The federal Liberal party has named Richard Lee its new candidate to face-off against NDP leader Jagmeet Singh in the Burnaby South byelection on February 25, and their choice shows how politics can make strange bedfellows.
On the face of it, Lee seems tailor made for the job.
He was, after all, a Liberal member of the British Columbia legislature for 16 years, and he is now running for the federal Liberal party. The two parties — the B.C. provincial Liberals and the federal Liberals — are not, however, fraternal organizations. They are not even, for the most part, political allies. Indeed, the B.C. Liberals officially disaffiliated from the federal party nearly 30 years ago.
In the 1990s, the B.C. Liberal party supplanted the now-defunct Social Credit party as the small-C conservative alternative to the NDP. And while it fancies itself a big-tent party of the centre-right and the right, the B.C. Liberals most fervent core supporters tend to be federal Conservatives. Those who vote Liberal federally in B.C. tend to split their allegiances, provincially, between the NDP and the Liberals.
At times, the B.C. Liberal party calls itself a “free enterprise coalition” party. It unabashedly leans to the right ideologically, although it did bring in a modest carbon tax, which sets it apart from other right-wing parties in Canada.
There have been some notable B.C. Liberals who were active in the federal Liberal party. One such individual is former Liberal premier Christy Clark’s ex-husband, Mark Marissen, who worked as an adviser to one-time federal Liberal leader Stéphane Dion.
But such examples are overshadowed by the strong and enduring links between the B.C. Liberals and the federal Conservatives, and nobody exemplifies that relationship as well as long-time B.C. Liberal premier Gordon Campbell.
Conservative prime minister Stephen Harper named Campbell to the prestigious post of High Commissioner to London, after the latter retired from politics. The former premier had left office under something of a cloud of scandal, and the new job Harper gave him helped renew his credentials as an important and influential power player.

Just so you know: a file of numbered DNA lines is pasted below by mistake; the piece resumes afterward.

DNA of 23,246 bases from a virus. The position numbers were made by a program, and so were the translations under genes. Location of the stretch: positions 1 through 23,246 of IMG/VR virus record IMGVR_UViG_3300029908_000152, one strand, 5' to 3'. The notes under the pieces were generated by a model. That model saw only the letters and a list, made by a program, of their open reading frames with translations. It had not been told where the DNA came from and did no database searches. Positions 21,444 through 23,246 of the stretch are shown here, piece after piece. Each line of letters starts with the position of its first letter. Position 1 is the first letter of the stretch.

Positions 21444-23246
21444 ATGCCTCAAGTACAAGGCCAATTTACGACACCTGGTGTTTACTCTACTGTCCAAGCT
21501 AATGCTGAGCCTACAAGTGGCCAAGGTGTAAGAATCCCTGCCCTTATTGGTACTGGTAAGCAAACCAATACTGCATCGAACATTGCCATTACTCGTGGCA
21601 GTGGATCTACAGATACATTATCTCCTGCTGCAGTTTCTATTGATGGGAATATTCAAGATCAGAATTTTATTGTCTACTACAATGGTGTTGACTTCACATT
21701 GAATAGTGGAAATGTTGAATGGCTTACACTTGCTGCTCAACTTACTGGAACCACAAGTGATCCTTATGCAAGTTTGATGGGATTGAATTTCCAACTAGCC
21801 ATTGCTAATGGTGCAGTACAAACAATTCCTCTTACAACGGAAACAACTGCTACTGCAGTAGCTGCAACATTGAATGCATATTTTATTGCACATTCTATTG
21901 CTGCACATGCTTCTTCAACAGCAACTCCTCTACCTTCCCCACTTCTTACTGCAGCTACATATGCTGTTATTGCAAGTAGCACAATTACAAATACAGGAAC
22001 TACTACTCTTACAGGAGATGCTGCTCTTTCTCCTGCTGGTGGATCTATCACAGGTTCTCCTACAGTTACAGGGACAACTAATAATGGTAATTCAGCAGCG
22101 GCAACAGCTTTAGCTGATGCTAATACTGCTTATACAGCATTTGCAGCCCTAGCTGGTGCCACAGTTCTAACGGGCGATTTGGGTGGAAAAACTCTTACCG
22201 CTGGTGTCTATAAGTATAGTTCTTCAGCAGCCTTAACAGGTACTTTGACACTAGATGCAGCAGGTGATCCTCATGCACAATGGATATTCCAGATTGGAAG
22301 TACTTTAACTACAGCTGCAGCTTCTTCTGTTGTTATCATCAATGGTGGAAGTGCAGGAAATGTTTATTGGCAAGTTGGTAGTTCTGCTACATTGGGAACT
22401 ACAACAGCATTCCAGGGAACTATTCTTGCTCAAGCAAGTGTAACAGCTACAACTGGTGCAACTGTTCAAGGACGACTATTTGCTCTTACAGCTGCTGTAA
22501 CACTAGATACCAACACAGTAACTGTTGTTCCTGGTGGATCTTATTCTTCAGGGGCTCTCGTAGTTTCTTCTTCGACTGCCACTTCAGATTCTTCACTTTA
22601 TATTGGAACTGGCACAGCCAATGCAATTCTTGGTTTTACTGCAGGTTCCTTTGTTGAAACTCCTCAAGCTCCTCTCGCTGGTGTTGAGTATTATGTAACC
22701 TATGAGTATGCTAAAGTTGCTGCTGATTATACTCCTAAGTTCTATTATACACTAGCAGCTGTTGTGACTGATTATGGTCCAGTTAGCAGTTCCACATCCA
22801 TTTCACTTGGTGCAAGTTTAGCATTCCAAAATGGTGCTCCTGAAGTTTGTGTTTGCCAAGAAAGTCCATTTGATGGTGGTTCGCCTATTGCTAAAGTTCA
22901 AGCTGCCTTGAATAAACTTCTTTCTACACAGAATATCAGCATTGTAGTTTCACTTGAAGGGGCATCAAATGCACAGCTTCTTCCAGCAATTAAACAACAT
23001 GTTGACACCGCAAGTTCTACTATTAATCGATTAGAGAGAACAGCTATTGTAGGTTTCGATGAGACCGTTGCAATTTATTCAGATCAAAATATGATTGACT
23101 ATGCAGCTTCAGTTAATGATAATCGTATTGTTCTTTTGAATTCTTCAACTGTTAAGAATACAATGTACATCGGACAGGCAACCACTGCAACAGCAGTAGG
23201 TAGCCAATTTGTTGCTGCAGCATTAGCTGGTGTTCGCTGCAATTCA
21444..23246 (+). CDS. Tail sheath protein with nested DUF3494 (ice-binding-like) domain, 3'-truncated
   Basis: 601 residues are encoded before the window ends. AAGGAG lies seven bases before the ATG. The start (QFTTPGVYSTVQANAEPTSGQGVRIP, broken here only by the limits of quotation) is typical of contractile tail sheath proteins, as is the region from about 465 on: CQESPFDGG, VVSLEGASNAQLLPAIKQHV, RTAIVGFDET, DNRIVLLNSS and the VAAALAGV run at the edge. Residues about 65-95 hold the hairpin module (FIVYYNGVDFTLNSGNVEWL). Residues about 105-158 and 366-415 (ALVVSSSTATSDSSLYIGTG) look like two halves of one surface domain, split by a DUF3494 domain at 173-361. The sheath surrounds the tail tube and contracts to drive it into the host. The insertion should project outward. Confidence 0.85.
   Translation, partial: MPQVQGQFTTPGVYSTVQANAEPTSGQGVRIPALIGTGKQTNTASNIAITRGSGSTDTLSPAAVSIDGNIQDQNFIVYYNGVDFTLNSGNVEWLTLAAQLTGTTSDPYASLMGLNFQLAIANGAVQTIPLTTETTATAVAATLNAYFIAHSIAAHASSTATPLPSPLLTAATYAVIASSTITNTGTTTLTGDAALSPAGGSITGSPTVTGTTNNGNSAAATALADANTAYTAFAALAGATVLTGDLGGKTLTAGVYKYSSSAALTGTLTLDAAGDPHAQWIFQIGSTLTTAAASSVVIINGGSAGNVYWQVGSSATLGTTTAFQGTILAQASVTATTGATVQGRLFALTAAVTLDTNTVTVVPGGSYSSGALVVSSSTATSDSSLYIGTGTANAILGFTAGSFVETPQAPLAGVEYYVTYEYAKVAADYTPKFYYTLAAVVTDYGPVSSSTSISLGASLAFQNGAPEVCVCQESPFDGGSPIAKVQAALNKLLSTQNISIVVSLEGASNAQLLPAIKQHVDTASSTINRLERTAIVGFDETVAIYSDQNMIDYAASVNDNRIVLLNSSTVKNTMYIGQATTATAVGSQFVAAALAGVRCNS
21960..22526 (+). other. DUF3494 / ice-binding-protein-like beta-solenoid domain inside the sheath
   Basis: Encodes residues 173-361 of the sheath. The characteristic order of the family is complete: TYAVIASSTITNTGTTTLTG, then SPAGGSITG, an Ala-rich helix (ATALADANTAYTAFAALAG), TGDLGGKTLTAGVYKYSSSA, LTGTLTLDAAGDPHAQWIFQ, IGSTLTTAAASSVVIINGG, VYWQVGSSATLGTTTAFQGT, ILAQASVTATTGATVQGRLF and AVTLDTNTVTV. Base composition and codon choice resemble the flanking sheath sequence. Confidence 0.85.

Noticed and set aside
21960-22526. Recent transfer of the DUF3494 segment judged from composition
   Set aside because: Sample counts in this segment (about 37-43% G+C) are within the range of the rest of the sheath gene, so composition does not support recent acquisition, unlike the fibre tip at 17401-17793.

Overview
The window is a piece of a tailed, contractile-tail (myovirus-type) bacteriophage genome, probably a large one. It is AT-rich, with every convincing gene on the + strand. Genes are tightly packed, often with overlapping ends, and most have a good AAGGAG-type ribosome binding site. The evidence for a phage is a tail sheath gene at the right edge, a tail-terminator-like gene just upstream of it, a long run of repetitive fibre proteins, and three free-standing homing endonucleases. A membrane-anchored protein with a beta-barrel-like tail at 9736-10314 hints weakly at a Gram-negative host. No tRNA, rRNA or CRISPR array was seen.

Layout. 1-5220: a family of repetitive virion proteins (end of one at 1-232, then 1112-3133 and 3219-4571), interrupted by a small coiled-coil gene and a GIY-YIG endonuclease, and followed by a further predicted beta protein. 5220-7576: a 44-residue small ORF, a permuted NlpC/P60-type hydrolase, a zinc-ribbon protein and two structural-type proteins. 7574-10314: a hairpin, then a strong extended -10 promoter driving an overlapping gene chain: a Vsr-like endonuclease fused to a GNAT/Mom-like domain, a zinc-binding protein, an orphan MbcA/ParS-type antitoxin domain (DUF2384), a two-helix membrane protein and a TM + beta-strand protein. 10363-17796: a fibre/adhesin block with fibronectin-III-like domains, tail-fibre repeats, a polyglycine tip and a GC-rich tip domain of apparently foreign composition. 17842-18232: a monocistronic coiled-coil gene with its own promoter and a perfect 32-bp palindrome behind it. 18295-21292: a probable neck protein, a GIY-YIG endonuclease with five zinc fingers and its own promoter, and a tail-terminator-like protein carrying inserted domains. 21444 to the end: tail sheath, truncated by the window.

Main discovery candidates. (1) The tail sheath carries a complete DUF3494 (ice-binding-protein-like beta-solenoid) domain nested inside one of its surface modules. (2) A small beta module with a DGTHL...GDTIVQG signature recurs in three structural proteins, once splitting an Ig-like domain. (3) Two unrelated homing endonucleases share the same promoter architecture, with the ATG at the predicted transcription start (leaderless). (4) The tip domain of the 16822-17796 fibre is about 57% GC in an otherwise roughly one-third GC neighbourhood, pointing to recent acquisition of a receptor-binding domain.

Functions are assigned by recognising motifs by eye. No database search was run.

Signing on for a partisan hit job
More recently, Ontario Conservative premier Doug Ford appointed Campbell to lead an inquiry into the spending habits of the defeated Kathleen Wynne Liberal government. Wynne and Justin Trudeau were close political allies.
There might be some good reasons to root around in the financial records of the Wynne government, but most Liberals, be they in the federal or Ontario party, do not see it that way. To them, the exercise Campbell leads is nothing more than a political hit job.
It is one thing to take on a non-partisan, public service role following a career in politics — such as representing Canada abroad. It is quite another to get one’s hands muddy in what appears to be a crassly partisan revenge game.
None of this is directly linked to Lee.
Still, Lee’s political opponents in the current race might have some questions for him about the years he spent as a provincial Liberal in the B.C. legislature.
Former Liberal candidate in the riding, Karen Wang, turned out to be an embarrassment, but the federal party could easily disassociate itself from her. It was the members of the federal Liberal riding association for Burnaby South who chose the now-disgraced Wang as their candidate, not the party leadership.
In the case of Lee, it was the prime minister and his senior advisers who made the choice. Trudeau and the Liberal party brass will have difficulty disassociating themselves from anything Lee says or does, or any information that emerges about Lee, during the campaign that starts in earnest now.
Karl Nerenberg has been a journalist and filmmaker for more than 25 years. He is rabble’s politics reporter.
Image: Richard Lee/Facebook
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